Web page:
The anticipated loss of the community policing unit in Saint John, N.B. has community leaders speaking out.
Officers currently assigned to community offices are expected to return to patrol services in the new year following a major cut to the police department’s budget according to the Saint John Police Association.
A group of neighbourhood leaders has come forward in an effort to keep community policing alive and well.
Julie Baribault, of the group West Side Police and Community Together (P.A.C.T.), says area children, including her own, see the officers as role models.
“It helps to deter property damage, vandalism, those types of things in our neighbourhood,” said Baribault.
People who live and work in Saint John’s “old north end” say that part of the city has gone to having the highest crime rate to one of the lowest and community policing deserves much of the credit.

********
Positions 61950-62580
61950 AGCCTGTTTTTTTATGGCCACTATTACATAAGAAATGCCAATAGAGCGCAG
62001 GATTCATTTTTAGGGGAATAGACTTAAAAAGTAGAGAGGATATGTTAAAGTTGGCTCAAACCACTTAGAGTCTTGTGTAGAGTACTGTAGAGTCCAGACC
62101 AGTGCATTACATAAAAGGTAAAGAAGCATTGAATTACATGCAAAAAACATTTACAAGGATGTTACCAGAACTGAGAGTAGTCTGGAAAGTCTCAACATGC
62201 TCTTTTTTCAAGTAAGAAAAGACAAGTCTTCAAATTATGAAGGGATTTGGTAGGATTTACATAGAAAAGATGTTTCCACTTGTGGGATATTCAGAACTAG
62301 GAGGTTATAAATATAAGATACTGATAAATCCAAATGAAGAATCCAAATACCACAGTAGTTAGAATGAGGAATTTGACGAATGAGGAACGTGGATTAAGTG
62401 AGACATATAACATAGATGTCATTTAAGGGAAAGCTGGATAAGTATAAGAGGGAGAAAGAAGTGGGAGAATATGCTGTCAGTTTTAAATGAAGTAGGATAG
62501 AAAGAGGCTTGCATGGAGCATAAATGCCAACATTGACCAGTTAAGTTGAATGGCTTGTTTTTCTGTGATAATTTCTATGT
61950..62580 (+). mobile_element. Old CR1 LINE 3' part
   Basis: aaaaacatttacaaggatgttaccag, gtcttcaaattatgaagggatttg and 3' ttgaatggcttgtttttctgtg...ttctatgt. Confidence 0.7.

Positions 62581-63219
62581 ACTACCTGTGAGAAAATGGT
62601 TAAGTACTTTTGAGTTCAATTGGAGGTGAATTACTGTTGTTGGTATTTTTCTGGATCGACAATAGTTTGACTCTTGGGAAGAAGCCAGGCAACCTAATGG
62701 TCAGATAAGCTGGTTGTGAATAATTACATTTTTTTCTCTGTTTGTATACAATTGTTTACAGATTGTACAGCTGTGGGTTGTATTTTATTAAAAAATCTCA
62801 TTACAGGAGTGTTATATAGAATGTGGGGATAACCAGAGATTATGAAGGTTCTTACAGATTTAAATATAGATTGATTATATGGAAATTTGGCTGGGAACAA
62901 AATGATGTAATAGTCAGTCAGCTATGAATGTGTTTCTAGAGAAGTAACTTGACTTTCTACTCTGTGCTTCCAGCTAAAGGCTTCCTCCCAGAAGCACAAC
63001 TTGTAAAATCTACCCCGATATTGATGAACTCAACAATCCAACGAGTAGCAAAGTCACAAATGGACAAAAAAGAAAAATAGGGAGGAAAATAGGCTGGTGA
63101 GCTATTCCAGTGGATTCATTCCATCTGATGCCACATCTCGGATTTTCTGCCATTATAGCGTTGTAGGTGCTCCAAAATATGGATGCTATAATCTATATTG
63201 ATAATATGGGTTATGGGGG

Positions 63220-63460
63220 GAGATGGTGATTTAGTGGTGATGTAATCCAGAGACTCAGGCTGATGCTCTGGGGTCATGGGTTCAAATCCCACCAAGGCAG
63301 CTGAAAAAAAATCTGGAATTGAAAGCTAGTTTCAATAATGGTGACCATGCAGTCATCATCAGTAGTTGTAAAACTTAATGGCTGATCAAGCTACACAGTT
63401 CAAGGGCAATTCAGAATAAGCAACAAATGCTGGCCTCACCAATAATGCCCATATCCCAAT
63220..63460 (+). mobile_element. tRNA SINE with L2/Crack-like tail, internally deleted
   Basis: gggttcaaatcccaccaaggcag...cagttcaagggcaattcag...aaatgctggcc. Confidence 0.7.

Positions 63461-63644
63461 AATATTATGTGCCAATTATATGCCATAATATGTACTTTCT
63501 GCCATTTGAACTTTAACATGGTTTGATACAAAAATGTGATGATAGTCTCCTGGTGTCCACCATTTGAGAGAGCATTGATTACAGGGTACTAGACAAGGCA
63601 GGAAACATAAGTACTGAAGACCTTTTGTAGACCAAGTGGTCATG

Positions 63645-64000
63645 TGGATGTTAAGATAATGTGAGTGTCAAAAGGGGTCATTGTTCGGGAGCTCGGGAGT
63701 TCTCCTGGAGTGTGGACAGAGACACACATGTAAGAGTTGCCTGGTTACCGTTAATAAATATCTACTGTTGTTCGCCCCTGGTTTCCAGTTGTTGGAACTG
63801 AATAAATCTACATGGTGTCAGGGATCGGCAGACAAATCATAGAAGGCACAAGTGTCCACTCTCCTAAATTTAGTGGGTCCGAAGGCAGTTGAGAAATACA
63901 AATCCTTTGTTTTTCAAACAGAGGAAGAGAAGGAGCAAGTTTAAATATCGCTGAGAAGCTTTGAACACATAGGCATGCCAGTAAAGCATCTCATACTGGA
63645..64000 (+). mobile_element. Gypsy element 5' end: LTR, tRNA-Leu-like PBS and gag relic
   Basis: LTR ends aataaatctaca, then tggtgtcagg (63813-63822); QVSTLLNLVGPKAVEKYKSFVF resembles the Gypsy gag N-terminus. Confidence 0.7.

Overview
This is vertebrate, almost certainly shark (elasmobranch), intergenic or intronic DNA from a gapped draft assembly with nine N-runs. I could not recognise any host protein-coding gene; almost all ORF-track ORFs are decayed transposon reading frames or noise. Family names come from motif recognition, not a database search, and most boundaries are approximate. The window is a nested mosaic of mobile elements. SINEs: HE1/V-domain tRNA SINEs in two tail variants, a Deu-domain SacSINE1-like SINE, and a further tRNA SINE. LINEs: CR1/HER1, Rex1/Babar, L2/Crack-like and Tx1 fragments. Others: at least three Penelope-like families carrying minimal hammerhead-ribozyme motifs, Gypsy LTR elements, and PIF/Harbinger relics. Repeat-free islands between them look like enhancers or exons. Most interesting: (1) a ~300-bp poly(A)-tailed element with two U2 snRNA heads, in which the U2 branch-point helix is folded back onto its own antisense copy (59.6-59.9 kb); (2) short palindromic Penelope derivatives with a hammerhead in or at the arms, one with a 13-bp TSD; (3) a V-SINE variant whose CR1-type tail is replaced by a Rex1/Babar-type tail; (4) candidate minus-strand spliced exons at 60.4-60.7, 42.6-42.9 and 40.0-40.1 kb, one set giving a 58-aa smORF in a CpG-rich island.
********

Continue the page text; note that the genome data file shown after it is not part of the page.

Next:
“This has been the evolution that has taken place over the years and, truly, it’s about the development of a trust relationship versus an adversarial relationship between the police and community,” said Barry Galloway of the group One Change.
WATCH: Saint John police say budget cuts could affect community policing
Galloway says that trust was demonstrated this past summer when word spread that drug dealers had moved into the neighbourhood.
“Residents came to me almost immediately,” said Galloway.
“We addressed it with police. Within a couple of weeks those individuals were arrested”.
The various groups are coming together to speak with one voice. The Neighbourhood Action Group is writing the Saint John Police Commission to express what are being called grave concerns.